Tuesday, October 4, 2016

Triad Local First: Community Table

If you're unfamiliar with the nonprofit Triad Local First in Greensboro, I'm here to tell you that the group is doing some very exciting stuff. The organization is a network of locally owned and independent businesses in the Triad, committed to building a strong, local economy and a vibrant community (which I think is important to all of us these days.) Each year, TLF's Community Table fundraiser dinner brings together people who want to advance the organization's mission, all the while having some pretty spectacular locally-sourced food. This year's Community Table was at Hidden Lane Farm in Summerfield, which could not have been a more beautiful location for this event.
With two of my favorite food bloggers! Kristi Maier (triadfoodies) and Nikki Miller-Ka (Nik Snacks)
It was incredibly inspiring to see so many people come together for a good cause, and one they are passionate about. I got chills hearing Executive Chef Travis Myers and 2015's Executive Chef Tim Thompson speak about the impact this organization has on the community, and it's a great reminder that we should continue to bridge the gaps between Winston-GSO-High Point, to make the Triad thrive. The caliber of chefs that showed up for this was top-notch: Chefs Richard Miller (Graze), John Bobby (A Noble Grille), Jared Keiper (The Tavern in Old Salem), James Patterson (Sedgefield Country Club), Janis Karathanas (Providence Restaurant), the aforementioned Tim Thompson (Greensboro Country Club) and Travis Myers (Willow's Bistro), among many others. Needless to say, the food was sensational.
Plates are ready!
When I arrived, I was greeted with Grilled Oysters with Tomato Foam, and spotted a huge dish of Paella cooking away. It's not everyday you find legit paella in this hemisphere! It was studded with mussels, shrimp, chicken and sausage, with a savory saffron sauce. I loaded up on it. TOPO Organic Spirits was in the mix, offering up 3 cocktails featuring their whiskey, vodka and my favorite: gin. The Spicy Cucumber Lemonade had a bright and spicy earthiness - I had 2! Beer lovers got to sample Pig Pounder Brewery, while winos tasted some selections from Zeto. They also provided the wine for the evening - a slightly sweet Vouvray and a tasty red Zin.
Drinks courtesy of TOPO Distillery
Grilled Oysters
With a belly full of gin and paella, I didn't know how to begin pacing myself for the start of 9 courses. But try I must, because I had been watching a giant kettle of Brunswick Stew cook over a fire since I arrived. This wasn't your average Brunswick Stew, either. It had rabbit, pork, butter beans, corn and OKRA! It was slighly sweet, and a perfect consistency.
Cooking the stew!
Brunswick Stew
The pacing of the evening was perfect. Not long after the stew, a colorful dish of Panzanella appeared, family-style. Heirloom Tomatoes, Pea Shoots, Olives, Peppers and Charred Bread were nestled together in a tangy vinaigrette. This is the epitome of a summer dish. Heck, it's a great dish anytime of the year.
For the record, there is no wrong way to eat lamb. But when it is pit-cooked, it is especially delicious. The rosemary mop (sauce) and hoppin' John that accompanied it made for a really beautiful balance of flavors. I was worried the rosemary would overpower the natural flavor of the lamb, but it brought out earthy, almost floral notes in the meat. To highlight some of our local vegetables, we had an Heirloom Tomato and Flat Bean Salad, served family-style. Ripe tomatoes, haricot verts and wax beans were drizzled with olive oil, sprinkled with scallion ash, with tangy wedges of Goat Lady Dairy Goat Cheese. The cheese could have easily been the star of the show, but the freshness of the vegetables and difference in textures made for a really delightful dish.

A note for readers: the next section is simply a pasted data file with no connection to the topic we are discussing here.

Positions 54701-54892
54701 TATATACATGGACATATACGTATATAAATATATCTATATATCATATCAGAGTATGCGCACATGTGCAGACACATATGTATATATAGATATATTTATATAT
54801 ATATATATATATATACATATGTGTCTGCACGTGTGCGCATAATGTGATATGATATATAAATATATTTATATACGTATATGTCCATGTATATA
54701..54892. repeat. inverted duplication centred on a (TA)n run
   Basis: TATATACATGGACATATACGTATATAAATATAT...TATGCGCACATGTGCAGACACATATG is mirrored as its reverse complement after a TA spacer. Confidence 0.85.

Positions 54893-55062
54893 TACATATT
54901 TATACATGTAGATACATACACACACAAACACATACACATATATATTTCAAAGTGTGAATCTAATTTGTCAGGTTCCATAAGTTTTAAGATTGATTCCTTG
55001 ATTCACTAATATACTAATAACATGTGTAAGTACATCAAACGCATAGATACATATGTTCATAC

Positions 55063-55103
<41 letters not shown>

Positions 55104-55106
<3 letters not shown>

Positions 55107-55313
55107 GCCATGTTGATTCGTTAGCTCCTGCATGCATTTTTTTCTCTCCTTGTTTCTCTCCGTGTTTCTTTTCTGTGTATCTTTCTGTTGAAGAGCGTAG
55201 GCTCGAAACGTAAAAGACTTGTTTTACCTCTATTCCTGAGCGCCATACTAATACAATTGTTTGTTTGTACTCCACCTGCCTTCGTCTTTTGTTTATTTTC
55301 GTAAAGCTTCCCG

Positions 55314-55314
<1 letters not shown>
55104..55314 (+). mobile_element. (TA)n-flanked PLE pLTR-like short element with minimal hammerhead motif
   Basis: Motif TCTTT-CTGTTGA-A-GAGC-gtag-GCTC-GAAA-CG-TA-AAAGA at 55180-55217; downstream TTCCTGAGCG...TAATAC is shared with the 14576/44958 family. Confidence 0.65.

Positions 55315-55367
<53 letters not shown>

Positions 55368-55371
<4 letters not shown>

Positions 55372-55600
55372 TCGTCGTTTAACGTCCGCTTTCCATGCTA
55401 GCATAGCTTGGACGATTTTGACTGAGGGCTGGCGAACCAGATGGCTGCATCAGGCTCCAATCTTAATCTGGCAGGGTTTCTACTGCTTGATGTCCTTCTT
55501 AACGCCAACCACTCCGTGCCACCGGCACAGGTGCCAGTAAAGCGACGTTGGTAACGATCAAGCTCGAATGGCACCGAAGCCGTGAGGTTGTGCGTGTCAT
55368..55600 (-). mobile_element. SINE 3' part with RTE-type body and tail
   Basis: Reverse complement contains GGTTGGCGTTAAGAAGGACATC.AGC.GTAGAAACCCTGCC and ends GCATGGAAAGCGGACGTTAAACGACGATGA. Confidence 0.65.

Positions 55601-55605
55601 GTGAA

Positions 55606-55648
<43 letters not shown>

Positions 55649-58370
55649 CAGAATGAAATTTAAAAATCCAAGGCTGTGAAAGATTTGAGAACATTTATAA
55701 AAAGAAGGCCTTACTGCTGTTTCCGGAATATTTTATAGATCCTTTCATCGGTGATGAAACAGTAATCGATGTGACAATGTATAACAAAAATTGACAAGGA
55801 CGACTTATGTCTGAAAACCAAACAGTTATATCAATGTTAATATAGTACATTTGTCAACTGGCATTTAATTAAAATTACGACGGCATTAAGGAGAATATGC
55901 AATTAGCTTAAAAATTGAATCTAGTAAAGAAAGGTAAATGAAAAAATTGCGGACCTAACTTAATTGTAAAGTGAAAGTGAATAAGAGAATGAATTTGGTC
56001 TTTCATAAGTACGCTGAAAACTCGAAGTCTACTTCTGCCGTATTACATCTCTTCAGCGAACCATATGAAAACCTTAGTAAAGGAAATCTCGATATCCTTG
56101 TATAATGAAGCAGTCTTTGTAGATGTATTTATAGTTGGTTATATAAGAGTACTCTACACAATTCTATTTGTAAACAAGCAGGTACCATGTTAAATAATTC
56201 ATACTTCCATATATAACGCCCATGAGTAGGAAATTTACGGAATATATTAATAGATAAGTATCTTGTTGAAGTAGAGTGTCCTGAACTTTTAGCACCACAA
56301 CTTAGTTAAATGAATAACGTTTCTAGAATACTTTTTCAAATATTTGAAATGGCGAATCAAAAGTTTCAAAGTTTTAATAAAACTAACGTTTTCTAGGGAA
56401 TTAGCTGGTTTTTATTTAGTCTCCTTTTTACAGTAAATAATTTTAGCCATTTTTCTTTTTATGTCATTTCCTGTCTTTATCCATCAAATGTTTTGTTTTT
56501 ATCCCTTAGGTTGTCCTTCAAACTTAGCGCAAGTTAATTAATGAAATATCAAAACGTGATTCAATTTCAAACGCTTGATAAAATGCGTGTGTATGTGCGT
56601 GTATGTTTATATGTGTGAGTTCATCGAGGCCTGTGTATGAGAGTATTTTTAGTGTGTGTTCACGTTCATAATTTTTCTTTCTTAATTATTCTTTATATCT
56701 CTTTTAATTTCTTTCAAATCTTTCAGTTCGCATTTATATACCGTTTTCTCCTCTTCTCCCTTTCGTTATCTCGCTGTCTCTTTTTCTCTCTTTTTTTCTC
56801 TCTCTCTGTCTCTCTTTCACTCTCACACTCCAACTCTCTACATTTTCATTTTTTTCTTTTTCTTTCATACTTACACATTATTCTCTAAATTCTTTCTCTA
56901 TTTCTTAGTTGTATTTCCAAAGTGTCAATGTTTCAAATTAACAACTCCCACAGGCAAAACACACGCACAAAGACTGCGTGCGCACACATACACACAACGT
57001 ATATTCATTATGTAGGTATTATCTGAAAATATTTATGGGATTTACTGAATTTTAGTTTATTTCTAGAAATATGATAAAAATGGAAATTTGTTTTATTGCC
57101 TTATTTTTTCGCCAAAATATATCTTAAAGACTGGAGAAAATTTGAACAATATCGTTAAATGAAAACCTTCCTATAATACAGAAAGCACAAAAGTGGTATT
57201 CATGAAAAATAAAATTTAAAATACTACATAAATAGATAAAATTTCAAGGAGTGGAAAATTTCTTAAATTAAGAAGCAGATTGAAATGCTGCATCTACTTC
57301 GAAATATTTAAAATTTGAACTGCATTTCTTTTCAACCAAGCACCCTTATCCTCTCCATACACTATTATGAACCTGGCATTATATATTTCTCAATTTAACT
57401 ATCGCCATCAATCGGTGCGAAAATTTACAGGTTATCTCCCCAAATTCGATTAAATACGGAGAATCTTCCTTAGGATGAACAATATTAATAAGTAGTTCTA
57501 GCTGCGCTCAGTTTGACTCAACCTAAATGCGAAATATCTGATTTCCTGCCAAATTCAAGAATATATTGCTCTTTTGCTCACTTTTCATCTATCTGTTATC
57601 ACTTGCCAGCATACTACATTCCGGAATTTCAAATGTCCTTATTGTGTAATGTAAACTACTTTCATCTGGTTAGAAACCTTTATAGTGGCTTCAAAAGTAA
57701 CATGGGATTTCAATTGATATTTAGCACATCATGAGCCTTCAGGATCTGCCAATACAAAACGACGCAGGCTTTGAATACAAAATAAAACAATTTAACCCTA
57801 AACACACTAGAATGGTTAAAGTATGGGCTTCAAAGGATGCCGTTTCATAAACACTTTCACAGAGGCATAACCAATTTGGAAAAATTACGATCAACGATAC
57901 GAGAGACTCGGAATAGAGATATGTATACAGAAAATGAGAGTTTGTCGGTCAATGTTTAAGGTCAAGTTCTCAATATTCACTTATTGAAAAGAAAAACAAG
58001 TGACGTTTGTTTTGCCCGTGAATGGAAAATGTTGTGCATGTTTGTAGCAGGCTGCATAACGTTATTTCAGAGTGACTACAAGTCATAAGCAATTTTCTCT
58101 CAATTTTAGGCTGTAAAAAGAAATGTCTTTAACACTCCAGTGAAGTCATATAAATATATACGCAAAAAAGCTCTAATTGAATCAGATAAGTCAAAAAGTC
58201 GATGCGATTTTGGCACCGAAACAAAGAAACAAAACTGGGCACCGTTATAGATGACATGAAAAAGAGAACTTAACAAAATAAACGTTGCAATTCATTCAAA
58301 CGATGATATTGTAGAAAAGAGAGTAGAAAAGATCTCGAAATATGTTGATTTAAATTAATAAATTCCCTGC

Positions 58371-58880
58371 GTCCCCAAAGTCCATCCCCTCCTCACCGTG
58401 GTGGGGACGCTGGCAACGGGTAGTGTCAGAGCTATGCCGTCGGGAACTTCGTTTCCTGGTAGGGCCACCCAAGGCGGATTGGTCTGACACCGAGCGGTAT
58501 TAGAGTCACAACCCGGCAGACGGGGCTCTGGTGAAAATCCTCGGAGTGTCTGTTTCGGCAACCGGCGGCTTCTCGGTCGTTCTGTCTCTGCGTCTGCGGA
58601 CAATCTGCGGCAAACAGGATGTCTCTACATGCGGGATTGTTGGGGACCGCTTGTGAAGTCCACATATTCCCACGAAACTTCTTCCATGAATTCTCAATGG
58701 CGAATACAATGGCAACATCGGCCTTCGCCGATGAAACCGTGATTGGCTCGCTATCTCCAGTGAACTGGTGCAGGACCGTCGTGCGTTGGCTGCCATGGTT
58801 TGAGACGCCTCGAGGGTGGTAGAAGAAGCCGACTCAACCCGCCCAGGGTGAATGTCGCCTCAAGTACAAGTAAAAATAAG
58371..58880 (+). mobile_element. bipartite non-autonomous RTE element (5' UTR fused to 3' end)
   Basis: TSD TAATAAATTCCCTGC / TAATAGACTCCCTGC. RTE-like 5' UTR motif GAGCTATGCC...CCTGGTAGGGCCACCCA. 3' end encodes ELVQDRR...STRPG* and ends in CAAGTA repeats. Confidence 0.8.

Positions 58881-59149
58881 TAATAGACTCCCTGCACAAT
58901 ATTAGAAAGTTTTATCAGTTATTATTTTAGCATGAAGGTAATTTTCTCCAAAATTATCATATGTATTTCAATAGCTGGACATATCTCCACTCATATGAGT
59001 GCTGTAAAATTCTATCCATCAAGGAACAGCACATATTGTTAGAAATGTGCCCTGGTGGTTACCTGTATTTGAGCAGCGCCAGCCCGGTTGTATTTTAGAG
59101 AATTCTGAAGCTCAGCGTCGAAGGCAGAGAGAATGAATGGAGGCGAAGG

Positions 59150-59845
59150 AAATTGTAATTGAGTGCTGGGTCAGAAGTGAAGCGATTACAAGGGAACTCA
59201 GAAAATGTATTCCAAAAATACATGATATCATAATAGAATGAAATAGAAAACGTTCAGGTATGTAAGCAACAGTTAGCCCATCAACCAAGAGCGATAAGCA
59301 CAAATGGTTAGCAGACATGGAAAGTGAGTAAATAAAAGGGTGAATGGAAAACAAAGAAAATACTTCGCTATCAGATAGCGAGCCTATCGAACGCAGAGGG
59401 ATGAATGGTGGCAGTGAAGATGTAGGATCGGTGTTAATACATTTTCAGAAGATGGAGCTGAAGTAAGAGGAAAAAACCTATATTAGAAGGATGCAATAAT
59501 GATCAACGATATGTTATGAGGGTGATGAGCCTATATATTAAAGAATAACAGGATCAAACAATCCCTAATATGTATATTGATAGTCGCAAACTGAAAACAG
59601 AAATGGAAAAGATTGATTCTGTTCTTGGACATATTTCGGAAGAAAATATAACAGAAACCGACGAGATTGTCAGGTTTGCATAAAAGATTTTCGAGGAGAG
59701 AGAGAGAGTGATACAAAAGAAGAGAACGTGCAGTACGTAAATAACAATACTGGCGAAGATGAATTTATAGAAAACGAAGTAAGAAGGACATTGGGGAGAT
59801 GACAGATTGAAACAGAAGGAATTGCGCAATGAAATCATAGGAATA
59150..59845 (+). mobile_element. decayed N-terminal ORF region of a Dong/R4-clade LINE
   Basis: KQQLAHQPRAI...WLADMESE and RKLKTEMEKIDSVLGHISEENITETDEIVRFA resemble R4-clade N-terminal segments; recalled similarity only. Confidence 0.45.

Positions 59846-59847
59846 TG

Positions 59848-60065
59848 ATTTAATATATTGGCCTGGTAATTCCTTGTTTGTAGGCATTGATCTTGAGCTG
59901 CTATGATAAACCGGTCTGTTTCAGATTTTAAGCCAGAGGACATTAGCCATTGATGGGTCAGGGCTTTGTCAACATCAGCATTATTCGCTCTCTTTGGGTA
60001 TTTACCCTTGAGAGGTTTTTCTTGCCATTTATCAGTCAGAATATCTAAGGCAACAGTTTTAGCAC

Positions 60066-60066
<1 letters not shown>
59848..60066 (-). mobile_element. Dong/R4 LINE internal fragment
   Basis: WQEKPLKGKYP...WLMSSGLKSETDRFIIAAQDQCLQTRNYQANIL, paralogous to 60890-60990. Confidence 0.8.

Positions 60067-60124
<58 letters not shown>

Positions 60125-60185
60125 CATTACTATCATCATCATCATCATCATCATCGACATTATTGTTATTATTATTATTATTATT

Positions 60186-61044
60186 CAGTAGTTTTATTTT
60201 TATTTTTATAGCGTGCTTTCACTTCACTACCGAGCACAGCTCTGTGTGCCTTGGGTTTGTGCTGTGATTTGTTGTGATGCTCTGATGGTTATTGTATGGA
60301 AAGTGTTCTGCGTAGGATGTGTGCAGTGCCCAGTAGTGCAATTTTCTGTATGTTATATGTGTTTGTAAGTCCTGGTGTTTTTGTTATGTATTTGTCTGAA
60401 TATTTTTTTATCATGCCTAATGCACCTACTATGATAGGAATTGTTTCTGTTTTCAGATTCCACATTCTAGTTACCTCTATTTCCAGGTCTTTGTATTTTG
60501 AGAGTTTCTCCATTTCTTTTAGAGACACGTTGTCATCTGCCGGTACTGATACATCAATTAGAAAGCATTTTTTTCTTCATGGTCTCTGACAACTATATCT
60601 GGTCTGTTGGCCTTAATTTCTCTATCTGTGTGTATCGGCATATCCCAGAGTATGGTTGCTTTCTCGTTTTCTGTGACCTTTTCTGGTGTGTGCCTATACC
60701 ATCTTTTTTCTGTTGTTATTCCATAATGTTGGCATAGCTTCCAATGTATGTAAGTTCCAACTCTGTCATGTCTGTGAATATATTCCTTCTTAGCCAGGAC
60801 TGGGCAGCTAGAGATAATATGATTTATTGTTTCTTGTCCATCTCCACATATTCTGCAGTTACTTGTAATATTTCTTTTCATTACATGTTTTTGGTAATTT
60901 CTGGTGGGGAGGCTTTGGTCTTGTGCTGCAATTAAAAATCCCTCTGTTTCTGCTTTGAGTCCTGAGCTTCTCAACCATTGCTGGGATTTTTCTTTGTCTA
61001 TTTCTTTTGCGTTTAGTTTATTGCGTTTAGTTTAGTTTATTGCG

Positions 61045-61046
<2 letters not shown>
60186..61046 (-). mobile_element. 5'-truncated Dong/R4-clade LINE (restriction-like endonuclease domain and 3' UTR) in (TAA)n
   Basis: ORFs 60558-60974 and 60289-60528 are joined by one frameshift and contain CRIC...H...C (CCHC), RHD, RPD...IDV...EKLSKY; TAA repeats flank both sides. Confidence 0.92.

Heritage Farms Lexington-Style Pit Cooked Hog paid homage to the amazing, vinegary pulled pork we all love here in the South. Notes of wood and smoke remind you that the chefs had been putting some TLC into this one all day. Old Mill of Guilford's creamy yellow grits were a perfect accompaniment and absorbed the flavors of the pork. Shredded kale rounded out the plate, and I found them comparable to collards. The slight bitterness helped break up the richness of the dish. This is Southern bliss on a plate.

Course #8 of 9 was naturally one of the most decadent. Three hour braised Short Ribs had a savory umami flavor that was impossible to resist. Just when I thought I couldn't eat another bite, this tender meat literally crumbled under my fork. The mashed potatoes were not just a side either; they were a perfect vessel for the jus and leather britches (dried green beans). I didn't think I was going to make it through another meat course, but I did. And I'm so glad I didn't look back.
Braised Short Ribs
I have grown to love a good dessert wine, so when a Muscat (much like a Moscato) was offered alongside the Orange Creamsicle Mousse Cake, I was tickled. The wine on its own is incredibly sweet; with the dessert, oddly enough, it cut through the sweetness of the dish. The star of the dessert was the brown butter vanilla shortbread cookie adorning the top of the mini mason jar. Citrus was a perfect way to end this meal, and a charred citrus confit helped cap off this amazing Southern - soul food - pig pickin' dinner.
Orange Creamsicle Mousse Cake
Tickets to Community Table sell out each year, so you'll want to have this on your radar for 2017. The location and chef are TBD right now, but you know Triad Local First and the chefs in the Triad will continue to raise the bar for this outstanding event. I was so proud to be part of it. And I'm still full.

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